Hill sprints as an add-on to your sprint training

There are various methods that endurance coaches can implement, during the training process, to help athletes improve their physical condition; and, thus, their overall athletic performance. Naturally, each method deals with a different aspect of the athletes’ training. In this article, we’ll focus on speed; and, more specifically, how hill sprints can help athletes improve their speed. 

Implementing hill sprints for muscle strength and better speed

Every endurance athlete needs some strength training units in their weekly training program. And coaches always consider their athlete’s needs and goals, when deciding which type of strength workout is right for them. In this manner, athletes acquire strong musculoskeletal systems that help them cope with the increasing demands of their training. That’s the only way to improve the targeted parameters of their physical condition, each time; in this case, speed.

That said, to help their athletes improve their speed, coaches include hill sprints in their weekly programs. Indeed, hill sprints are a widely used training method for this purpose. And they can be a very effective component, within a wholesome, targeted resistance training program

How do hill sprints work?

So, let’s have a brief look into the mechanics of hill sprint training. Essentially, coaches instruct their athletes to run, or cycle, at their maximum speed, on an uphill terrain. Depending on the training goals each time, athletes are called to execute their hill sprint session for either a specific period of time, or a predetermined distance

In this way, the athlete uses their muscular system, not only to reach and maintain their maximum speed, but also to overcome the added resistance that the uneven uphill terrain provides. How is that achieved physiologically? Simply put, the muscular system ‘perceives’ this external parameter as resistance training. Hence, it activates the same adaptations in the body, as those occurring during — and, after — strength training sessions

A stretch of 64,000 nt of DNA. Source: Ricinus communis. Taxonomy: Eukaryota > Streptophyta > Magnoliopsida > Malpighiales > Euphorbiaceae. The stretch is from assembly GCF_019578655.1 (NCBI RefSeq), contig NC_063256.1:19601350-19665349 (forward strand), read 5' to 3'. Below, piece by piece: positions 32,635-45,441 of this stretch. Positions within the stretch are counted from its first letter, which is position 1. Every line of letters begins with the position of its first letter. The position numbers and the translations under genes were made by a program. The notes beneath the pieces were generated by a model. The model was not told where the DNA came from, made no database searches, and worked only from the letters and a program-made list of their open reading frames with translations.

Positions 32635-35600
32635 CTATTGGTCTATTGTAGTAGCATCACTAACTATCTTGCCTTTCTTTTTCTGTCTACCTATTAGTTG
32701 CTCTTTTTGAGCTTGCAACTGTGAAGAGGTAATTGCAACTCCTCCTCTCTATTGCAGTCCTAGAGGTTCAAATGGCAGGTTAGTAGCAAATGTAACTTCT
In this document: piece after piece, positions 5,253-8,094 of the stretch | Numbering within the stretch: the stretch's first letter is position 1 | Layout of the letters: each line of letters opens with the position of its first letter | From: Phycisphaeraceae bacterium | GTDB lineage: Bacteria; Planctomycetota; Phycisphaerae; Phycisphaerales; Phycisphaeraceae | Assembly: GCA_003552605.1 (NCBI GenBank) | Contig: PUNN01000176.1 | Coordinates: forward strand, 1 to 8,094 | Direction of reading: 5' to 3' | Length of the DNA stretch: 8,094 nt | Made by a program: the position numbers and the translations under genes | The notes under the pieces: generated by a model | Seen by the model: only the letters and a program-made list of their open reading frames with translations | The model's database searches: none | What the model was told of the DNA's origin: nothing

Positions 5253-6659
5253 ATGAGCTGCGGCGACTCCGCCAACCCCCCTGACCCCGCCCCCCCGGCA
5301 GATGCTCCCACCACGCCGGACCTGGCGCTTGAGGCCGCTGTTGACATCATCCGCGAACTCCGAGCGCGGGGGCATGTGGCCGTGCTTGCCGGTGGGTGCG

Disclaimer: We should mention here that hill sprints cannot replace strength training. Instead, coaches should use this method as an add-on to their athletes’ sprint and strength training.

Key coaching guidelines for hill sprints

  • Hill sprinting does not constitute a complete strength training program on its own; but rather, a complementary strength and speed workout.
  • The duration of hill sprint repetitions should be less than 15 seconds.
  • It’s best to instruct athletes not to execute this workout more than 1-2 times per week — depending on the athlete’s fitness level — to avoid injuries and overtraining.
  • As a rule of thumb, the preferable incline for this type of hill training is 6-8%.

Wrapping up

When all is said and done, hill sprints can undoubtedly skyrocket athletes’ regular speed and strength workout. That’s because, when sprinting uphill, they’re not only performing sprint intervals; but, also, some serious lower-body strength work. Another advantage of hill sprinting worth noting (again 😊) is that, with time, it helps reduce the risk of injury. And, although hill sprints are an intense workout, the rewards that athletes reap are impossible to ignore.

Hill sprints as an add-on to your sprint training was last modified: October 14th, 2022 by Marilena Kokkinou